Archives For California

A Tale of Two Cabbies

April 11, 2010 — 1 Comment

A 3-week long business trip a few weeks ago began in early March at 6:15am when Scotty pulled up to the house in his taxi. I got into the back seat and, having used Scotty’s airport service several times, asked Scotty how he was doing.

“I’m cold, man!”

“Yeah? How cold is it?”

“I don’t know. It’s freezing. It’s like 42 degrees or something”.

Scotty’s a great, affable guy. If he didn’t tell you, you’d be able to guess in 5 minutes that he’s a Redwood City native, born and raised.

I said, “Are you kidding? I’m going to Chicago! Don’t complain to me about being cold!”

Hours later upon exiting the airport in Chicago, I met Jonas. Jonas is a taxi driver my parents use often and speak of highly. I had never met him and, not having any other options, I had arranged for him to pick me up. He pulled up to the curb and shook my hand vigorously.

As he put my suitcase in the trunk he said, “Welcome to Chicago! You’ve come on an absolutely beautiful day–it’s like 42 degrees or something!”

On To Two O One O

December 31, 2009 — 5 Comments

Most of my friends, colleagues, and acquaintances found 2009 a harder year than years past. The global economic downturn and its residual effects of course weighed heavily on all of us—some more directly than others. For me, 2009 really wasn’t bad, and I’m going into 2010 with some good momentum.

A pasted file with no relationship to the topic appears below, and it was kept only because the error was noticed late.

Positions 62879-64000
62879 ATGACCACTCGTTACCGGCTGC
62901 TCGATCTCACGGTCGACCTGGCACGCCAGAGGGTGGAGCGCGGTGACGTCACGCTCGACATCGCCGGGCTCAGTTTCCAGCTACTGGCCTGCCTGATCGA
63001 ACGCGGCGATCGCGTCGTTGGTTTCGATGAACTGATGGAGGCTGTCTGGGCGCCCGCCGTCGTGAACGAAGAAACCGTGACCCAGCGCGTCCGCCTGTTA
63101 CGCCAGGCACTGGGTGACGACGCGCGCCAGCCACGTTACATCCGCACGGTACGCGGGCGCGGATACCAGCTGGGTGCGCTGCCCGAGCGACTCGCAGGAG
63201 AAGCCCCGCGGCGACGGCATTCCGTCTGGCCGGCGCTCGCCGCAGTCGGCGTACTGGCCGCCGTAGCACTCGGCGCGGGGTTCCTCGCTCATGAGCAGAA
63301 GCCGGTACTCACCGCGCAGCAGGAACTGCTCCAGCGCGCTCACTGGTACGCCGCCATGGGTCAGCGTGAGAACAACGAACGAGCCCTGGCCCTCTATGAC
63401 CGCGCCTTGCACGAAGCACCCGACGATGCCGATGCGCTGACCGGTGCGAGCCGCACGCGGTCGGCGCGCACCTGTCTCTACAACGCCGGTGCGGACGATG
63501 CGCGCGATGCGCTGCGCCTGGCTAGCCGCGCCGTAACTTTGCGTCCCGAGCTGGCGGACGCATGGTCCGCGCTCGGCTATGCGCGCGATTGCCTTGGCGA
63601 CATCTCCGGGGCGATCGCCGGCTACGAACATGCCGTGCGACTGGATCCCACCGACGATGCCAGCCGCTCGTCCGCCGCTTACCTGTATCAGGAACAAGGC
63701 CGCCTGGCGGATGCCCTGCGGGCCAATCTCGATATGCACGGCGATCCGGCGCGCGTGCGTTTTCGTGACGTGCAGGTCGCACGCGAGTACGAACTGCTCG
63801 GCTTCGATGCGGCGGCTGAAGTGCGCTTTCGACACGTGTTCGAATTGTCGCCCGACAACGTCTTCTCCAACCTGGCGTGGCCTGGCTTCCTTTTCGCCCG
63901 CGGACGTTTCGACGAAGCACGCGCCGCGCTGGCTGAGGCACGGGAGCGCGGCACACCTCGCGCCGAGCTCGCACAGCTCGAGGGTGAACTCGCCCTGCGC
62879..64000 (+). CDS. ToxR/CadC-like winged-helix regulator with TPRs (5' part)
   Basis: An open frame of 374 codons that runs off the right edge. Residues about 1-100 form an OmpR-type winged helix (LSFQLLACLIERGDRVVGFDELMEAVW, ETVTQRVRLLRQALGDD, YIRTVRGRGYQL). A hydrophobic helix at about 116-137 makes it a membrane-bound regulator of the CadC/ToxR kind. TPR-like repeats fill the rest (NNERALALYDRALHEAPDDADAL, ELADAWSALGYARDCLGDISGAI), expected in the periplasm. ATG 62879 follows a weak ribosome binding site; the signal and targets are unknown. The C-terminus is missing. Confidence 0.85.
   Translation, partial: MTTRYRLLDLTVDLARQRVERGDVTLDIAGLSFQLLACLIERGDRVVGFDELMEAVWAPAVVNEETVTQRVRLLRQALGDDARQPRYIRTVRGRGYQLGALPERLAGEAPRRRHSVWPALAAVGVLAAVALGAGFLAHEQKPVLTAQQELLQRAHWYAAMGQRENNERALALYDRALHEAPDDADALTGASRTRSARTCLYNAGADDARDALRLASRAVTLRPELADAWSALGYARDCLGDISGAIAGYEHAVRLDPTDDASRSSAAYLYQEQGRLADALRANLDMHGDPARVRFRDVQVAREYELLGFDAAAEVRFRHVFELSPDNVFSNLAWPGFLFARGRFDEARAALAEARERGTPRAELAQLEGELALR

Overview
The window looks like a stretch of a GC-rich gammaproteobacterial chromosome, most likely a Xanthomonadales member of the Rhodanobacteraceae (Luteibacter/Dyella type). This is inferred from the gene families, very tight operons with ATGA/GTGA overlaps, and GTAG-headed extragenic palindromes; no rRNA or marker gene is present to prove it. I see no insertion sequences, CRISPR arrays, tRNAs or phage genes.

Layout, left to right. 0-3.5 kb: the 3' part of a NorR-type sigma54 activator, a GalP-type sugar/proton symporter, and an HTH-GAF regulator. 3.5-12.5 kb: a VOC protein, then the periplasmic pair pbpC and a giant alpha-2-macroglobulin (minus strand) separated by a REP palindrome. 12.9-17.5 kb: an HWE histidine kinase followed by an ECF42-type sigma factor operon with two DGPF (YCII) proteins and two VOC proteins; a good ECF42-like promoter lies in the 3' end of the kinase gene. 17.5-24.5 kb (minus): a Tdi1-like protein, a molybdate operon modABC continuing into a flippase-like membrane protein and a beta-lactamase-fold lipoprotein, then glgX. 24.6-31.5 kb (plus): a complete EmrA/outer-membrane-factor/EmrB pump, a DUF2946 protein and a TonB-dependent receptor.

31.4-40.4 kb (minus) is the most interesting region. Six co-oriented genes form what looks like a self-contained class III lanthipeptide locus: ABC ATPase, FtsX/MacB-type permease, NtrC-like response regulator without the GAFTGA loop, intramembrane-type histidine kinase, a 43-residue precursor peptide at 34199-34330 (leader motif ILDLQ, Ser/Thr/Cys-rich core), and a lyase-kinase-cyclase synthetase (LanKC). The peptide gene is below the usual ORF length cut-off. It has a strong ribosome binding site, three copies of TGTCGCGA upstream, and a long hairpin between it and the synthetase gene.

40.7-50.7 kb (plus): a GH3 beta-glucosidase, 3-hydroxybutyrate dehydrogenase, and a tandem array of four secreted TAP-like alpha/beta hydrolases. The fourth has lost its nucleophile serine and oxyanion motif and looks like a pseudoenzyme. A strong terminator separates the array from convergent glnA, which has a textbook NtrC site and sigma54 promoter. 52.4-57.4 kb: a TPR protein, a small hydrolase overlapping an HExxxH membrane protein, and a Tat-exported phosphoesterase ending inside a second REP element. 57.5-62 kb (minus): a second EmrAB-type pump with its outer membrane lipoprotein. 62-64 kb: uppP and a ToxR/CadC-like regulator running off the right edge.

The Could’ve-Been-Better

2009 was a bad year for the Nayar dogs. Both Sadie and Lakshmi passed away, and their absence is palpable. I can say without hesitation that Lakshmi’s death was the low point of the year for me.


Other than at work and in regards to PS3 game trophies, I was spectacularly unproductive this year. In woodworking, I tried a lot of new things (like turning) and have honed some essential skills over the last year, but in service of nothing productive (sans more shop furniture). I’ll endeavor for more tangible results in 2010 and already have a list of pieces I hope to build in the first half of the year (and yes, dear, your side tables are on it smile). I’m also empty-handed when it comes to etherfarm developments–I had grand plans for this site this year, but at the end of a day staring at screens and talking with people who stare at screens, after Ray goes to bed I find I’d much rather be at my lathe or at my bench in the woodshop than in front of HTML, CSS and PHP.


Sadly, though, I more often ended up with a videogame controller or mouse in my hands rather than a tool. This I lament, even though there were some amazing games in 2009, some of which I even found inspiring.

The Good

My work travel was less than 50% of my 2008 corporate globetrotting. That didn’t necessarily translate to more time at home; I spent almost all of my vacation days in Illinois. Which, for a variety of reasons, is a splendid place to be.


I might be one of the few people I know who likes their job. I took on a new role at work this year, and it’s full of new and interesting challenges. For the first time in a long, long time, I feel that when I’m engaged with what I’m doing, I can end just about every day having learned or done something new or having found new ways to apply the one or two things I actually do know.

I spent a lot of time with friends this year–old and new, near and far. Last year, my tolerance for West Coast Flakiness achieved a critical mass and I more or less went into seclusion. This year, a few of my friendships in the Bay Area seemed to take root and it somehow worked out that I had more quality time with friends in other locales. It perhaps goes without saying that I ate a lot of good food with some of these good people in 2009.